Self honesty. The value and importance
of an honest self assessment.
My sweet mother in law recently gave us an atlas that she suggested we keep in the car. We thanked her but inwardly giggled, smugly thinking it wouldn’t see much use since both of us have smartphones with GPS and Siri there to guide us without any effort. Ironically, about two months later, we found ourselves in a real-life Internet black hole. Without cellular service, we were hopelessly lost on some back country road that Siri hadn’t bothered mapping yet. After driving confidently in the vague direction we thought our destination was, turning around twice and ending at a dirt road that clearly wasn’t accepting visitors with bad directional senses, we admitted defeat and broke out the atlas. Large, heavy and unwieldy as a telephone book, we thumbed through pages until we found the last town we were certain we’d been in. After debating at length about our actual current whereabouts, we finally picked up a general route to help us navigate accurately back towards our goal.
We were humbled to realize how little we knew about our physical location, and how reliant we were on someone else’s advice for our path. GPS works with satellite technology to pinpoint your location down to a few feet, and is usually pretty precise in doling out directional advice, but is no substitute for personal accountability.
Navigating life in the direction of our goals also requires the proper information to plan a realistic route to getting there. So many people fail to reach the final destination of their dreams, even when they have the drive, the energy and the will to get there. Perhaps some of them aren’t being completely honest about where they are starting out.
If you’re not honest about where you are,
how can you get where you want to be?
Starting out without brutally honest reflection would be like picking a place on the atlas that is close to your final destination simply because it looks manageable enough to navigate between those two points, ignoring the harsh reality of the fact that you’re really on a dirt road three states away. Inputting the wrong start point will never yield good directions to the end point, and may even cause you to give up and remain stuck where you are.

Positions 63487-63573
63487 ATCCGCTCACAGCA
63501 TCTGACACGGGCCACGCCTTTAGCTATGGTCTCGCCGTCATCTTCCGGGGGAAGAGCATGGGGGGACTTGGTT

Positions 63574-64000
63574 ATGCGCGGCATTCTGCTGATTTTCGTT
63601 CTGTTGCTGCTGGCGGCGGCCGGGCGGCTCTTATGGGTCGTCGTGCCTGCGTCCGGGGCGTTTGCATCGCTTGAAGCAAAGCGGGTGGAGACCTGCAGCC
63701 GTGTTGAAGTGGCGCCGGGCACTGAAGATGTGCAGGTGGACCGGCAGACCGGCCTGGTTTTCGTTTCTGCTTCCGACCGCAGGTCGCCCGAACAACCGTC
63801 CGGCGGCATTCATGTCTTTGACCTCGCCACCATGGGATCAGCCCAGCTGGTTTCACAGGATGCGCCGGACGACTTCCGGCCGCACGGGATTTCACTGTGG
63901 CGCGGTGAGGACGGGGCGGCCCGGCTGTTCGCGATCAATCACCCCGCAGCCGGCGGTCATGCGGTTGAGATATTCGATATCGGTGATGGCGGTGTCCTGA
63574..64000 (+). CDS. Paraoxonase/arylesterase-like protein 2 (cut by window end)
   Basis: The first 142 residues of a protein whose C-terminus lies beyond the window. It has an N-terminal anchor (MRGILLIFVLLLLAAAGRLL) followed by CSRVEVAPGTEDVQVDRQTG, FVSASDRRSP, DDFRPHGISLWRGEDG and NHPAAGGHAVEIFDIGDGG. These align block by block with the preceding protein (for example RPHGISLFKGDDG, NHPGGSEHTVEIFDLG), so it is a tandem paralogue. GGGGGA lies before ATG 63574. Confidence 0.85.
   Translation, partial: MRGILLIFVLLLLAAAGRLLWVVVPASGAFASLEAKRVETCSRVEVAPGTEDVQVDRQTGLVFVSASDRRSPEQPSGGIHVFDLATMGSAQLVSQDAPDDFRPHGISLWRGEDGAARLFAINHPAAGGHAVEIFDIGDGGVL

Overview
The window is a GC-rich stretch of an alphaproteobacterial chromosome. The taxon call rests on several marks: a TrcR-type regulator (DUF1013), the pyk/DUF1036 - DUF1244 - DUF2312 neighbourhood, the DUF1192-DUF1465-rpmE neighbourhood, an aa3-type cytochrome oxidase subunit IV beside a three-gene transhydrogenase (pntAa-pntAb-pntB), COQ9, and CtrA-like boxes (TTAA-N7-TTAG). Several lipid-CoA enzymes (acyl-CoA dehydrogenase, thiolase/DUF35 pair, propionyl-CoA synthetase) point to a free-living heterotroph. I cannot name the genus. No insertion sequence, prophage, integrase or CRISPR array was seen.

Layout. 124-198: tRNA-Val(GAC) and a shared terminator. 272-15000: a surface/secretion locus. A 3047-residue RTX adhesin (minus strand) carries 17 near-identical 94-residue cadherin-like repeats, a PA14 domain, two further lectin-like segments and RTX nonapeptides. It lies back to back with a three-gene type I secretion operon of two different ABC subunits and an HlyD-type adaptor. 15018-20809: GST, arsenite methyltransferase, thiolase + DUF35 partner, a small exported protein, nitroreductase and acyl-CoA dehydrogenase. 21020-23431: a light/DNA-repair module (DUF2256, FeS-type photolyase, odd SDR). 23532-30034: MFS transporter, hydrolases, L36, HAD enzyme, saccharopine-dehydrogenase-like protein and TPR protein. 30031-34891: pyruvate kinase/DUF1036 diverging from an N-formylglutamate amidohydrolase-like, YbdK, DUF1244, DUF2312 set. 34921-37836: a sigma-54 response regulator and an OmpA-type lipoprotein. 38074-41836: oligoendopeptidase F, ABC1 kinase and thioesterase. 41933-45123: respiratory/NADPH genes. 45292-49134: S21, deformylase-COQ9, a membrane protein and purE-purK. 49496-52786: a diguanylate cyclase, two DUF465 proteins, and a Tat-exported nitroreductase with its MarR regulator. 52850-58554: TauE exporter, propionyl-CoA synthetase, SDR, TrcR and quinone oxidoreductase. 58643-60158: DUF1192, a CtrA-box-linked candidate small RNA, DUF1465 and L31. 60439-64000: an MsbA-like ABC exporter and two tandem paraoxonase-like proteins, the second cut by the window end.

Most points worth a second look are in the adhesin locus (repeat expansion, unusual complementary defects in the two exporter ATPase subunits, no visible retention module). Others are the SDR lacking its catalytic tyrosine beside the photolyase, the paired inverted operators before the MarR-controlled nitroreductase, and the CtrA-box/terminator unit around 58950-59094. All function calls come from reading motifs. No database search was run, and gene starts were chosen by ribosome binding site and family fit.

People often overlook how important the truth is in everyday life. We tell white lies to our spouse to keep the peace, to our friends when we don’t want to hurt their feelings, to our children when we say it’s bedtime to avoid having to read Ramona Quimby for the 572nd time. Little white lies often work in our favor, which leads to slightly bigger lies to bosses or family members as we feel it’s necessary, and pretty soon we’ve built a web of deceit that is so tangled we need more than an atlas to extricate ourselves from it. Only honesty can keep that sticky web at bay and give us the correct coordinates on which to base our next directions.
A recent guest at his graduation ceremony said he had spent most of his adult life lying and exaggerating to avoid pain and punishment and to pretend he was better off than he was. He finally had the insight that “the truth is big enough”, which earned him loud cheers from his peers. We’ve all felt the sticky fingers of a web of deceit we have spun, and during those times, it’s easy to swear off lying forever and promise ourselves to be honest in the future. The hard work comes in later when a little truth-stretching looks easy and the honest path seems steep and insurmountable, to still make the right choice of transparent honesty with confidence, but the rewards of a clear conscience are limitless.
If you have a goal, a life’s dream, or a plan for your future, no matter how small, the only sure way to help guarantee that you get there is by taking a good long, honest look at where you are now to map the directions for your dream. Siri can’t help you with this one, either; the only person who knows exactly where you are is you.
If you would like to talk about your situation with Gulf Breeze Recovery,
please call us at (855)-433-4480.
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